Our government doesn’t assume that every business investment opportunity is good for our country, and so there are checks in place, including something called the Committee on Foreign Investment in the United States (CFIUS).
CFIUS is commissioned to review “transactions involving foreign investment in the U.S. to determine the effect of such transactions on the national security of the United States.”
What does CFIUS know about Hunter Biden’s questionable overseas ventures? The agency is playing its cards close to the vest. So we are suing the State and Treasury Departments for information on CFIUS’ handling of investments in the U.S. by two companies tied to Joe Biden’s son, Hunter Biden. The companies are Ukraine’s Burisma Holdings and China’s Bohai Harvest RST (BHR).
We sued in the U.S. District Court for the District of Columbia after the departments failed to respond to June 24, 2019, FOIA requests for CFIUS records related to investments by the Ukrainian company Burisma Holdings LTD or any of its affiliated entities and records related to investments by the Chinese company Bohai Harvest RST or any of its affiliated entities (Judicial Watch v. U.S. Department of State (No. 1:19-cv-02960)), (Judicial Watch v. U.S. Department of the Treasury (No. 1:19-cv-02961).
Hunter Biden, son of former Vice President Joe Biden, is reported to be one of nine directors of BHR Partners, which was registered 12 days after the vice president’s son, in December 2013, flew to Beijing aboard Air Force Two, while his father made an official visit as vice president. Hunter Biden, then-chairman of the private equity firm Rosemont Seneca, reportedly signed a deal with the Chinese government-owned Bank of China to set up the BHR $1 billion joint venture investment fund.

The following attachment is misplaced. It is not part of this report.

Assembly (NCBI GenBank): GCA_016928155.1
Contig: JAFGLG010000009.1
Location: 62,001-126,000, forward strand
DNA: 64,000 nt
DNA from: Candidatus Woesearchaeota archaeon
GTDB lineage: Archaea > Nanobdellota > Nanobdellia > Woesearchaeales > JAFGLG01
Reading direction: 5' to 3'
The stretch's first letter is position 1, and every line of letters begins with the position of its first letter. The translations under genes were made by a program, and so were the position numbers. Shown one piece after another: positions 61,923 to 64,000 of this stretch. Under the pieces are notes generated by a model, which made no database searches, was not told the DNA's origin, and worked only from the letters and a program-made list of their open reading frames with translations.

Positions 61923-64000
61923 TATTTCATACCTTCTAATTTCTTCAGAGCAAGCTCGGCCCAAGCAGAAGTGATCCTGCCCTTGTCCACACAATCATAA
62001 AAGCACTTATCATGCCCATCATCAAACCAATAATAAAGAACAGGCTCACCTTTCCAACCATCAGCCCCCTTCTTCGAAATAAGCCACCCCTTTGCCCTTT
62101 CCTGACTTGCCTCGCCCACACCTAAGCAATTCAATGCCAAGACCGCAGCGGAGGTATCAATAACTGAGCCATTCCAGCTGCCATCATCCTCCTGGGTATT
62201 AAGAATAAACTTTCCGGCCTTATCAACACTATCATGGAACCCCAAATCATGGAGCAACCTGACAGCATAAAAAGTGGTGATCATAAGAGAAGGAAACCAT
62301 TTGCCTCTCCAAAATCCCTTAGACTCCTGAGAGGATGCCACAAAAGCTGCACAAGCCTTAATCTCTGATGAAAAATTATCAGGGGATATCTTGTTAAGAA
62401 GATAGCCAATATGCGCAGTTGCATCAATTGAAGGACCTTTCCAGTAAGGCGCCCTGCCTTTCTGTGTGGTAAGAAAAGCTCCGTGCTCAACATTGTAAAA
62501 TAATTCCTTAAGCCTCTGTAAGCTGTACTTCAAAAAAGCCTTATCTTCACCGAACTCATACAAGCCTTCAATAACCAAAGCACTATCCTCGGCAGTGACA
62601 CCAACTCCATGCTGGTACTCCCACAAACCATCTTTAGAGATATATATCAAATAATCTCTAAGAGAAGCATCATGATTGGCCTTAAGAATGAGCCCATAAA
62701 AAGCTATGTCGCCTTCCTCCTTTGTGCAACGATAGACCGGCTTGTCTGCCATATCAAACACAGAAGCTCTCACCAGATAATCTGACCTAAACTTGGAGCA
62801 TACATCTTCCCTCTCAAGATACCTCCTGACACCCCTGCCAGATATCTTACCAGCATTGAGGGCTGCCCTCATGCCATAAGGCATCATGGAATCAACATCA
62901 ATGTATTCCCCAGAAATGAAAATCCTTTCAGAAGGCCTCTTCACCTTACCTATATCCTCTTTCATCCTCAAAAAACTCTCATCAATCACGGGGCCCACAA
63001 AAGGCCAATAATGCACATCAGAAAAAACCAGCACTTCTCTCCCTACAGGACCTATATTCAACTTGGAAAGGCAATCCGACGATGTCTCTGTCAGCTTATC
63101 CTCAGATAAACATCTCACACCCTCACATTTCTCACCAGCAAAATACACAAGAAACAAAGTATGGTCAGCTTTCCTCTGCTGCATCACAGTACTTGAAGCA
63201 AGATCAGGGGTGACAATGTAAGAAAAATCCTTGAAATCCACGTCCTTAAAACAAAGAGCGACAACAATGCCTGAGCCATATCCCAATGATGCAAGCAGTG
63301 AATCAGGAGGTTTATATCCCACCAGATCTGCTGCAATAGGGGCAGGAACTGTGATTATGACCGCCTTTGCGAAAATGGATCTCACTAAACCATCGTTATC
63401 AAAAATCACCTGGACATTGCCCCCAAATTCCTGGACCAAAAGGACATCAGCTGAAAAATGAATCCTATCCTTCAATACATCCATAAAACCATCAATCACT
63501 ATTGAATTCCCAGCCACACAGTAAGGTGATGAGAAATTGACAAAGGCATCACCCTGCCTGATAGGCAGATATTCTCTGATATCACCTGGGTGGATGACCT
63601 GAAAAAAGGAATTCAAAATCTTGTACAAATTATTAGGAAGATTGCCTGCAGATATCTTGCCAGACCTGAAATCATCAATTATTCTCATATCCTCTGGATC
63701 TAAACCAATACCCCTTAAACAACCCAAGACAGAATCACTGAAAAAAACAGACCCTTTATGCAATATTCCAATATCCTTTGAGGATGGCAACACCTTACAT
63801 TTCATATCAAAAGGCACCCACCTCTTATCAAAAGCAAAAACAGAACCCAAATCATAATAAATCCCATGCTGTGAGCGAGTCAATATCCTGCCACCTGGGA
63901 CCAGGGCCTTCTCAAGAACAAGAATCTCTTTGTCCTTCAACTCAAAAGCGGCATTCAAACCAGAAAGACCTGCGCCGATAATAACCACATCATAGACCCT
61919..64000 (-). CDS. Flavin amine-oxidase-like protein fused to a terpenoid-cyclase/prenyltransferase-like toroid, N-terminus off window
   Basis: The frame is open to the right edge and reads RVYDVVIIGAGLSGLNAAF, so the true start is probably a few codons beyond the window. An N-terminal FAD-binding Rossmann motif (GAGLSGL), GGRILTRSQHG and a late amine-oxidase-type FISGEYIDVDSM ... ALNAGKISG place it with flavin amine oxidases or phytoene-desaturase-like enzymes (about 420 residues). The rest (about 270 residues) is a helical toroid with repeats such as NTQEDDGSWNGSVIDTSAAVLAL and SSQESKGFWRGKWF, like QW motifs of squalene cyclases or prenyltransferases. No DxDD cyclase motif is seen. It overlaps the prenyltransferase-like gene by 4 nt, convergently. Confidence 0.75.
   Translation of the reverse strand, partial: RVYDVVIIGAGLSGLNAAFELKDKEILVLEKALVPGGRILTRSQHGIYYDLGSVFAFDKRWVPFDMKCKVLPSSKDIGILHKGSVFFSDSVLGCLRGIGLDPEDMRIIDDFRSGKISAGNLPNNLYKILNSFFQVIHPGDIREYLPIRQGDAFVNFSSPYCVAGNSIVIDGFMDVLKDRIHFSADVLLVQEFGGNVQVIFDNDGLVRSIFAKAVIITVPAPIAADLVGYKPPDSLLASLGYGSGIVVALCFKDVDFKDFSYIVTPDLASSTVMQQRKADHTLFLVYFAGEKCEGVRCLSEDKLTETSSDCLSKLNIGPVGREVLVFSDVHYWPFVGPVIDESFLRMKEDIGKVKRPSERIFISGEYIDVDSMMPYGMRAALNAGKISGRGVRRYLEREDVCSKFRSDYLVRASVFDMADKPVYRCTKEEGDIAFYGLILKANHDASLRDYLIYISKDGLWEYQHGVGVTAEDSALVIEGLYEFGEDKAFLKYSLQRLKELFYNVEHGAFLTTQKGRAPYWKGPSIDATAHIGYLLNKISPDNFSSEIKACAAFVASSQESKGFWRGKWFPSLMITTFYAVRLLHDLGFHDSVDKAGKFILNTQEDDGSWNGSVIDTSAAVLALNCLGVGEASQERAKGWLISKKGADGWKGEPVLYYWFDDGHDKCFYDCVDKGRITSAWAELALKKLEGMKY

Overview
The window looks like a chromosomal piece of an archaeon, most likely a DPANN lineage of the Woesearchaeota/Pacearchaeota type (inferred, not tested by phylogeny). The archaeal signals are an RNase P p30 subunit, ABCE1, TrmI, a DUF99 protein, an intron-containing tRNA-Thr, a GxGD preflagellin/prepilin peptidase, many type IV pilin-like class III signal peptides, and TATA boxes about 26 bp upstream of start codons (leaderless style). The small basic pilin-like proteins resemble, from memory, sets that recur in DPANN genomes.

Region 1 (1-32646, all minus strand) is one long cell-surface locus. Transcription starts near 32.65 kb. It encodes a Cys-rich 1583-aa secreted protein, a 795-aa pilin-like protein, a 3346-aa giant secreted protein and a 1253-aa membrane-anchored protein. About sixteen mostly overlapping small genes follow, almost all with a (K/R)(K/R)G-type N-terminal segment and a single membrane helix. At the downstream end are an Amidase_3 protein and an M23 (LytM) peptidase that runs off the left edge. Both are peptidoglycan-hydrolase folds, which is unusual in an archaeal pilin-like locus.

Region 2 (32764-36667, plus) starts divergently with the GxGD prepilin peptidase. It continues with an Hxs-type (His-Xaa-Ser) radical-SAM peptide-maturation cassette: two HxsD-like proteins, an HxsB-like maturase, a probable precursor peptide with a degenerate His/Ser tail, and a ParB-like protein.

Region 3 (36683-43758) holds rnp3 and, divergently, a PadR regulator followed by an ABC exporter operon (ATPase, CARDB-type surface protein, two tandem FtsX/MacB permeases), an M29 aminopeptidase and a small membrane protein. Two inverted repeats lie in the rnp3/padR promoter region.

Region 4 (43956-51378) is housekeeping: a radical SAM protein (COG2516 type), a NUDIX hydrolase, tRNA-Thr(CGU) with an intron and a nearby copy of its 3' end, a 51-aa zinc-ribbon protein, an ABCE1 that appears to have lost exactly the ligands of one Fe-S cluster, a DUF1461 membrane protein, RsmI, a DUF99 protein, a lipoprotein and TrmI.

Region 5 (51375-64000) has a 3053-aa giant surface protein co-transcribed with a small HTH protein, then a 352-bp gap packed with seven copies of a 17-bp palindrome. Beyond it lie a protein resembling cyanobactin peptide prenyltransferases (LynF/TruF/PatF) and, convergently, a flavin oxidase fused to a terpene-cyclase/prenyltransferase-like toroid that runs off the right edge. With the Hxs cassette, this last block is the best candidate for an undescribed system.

In 2015, BHR Partners participated in a $600 million buyout of Michigan automotive-suspension-systems maker Henniges Automotive. Henniges produces anti-vibration technologies which have important military uses, particularly in military aircraft.
In April 2014, Hunter Biden joined the board of Burisma Holdings, one of the Ukraine’s largest natural gas companies. Hunter was reportedly paid $50,000 a month to, in the words of a Burmisa news release, “provide support for the Company among international organizations.” Biden has denied that was his role.
In 2015, Viktor Shokin, Ukraine’s prosecutor general, launched an investigation into allegedly corrupt practices by Burisma. Shokin was ousted in 2016. And in a widely distributed 2018 video, Joe Biden confirmed that he had successfully pressured the Ukrainian government, under threat of withholding $1 billion in U.S. government aid, to fire Shokin. (In September, we sued the State Department for records about the firing of Ukraine’s top prosecutor after then-Vice President Joe Biden threatened to withhold aid.)
The Commerce Department recently barred over two dozen Chinese companies from doing business in the U.S., one of which is reported to be Megvii Technology, an artificial intelligence company focused on developing facial recognition technology. BHR Partners owns a stake in Megvii.
Have no doubt: We will continue to press for information to get to the bottom of this influence-peddling scandal involving Joe Biden and his son. As Congress is obsessed with attacking President Trump, it is again up to us to do the basic investigative work on this growing scandal.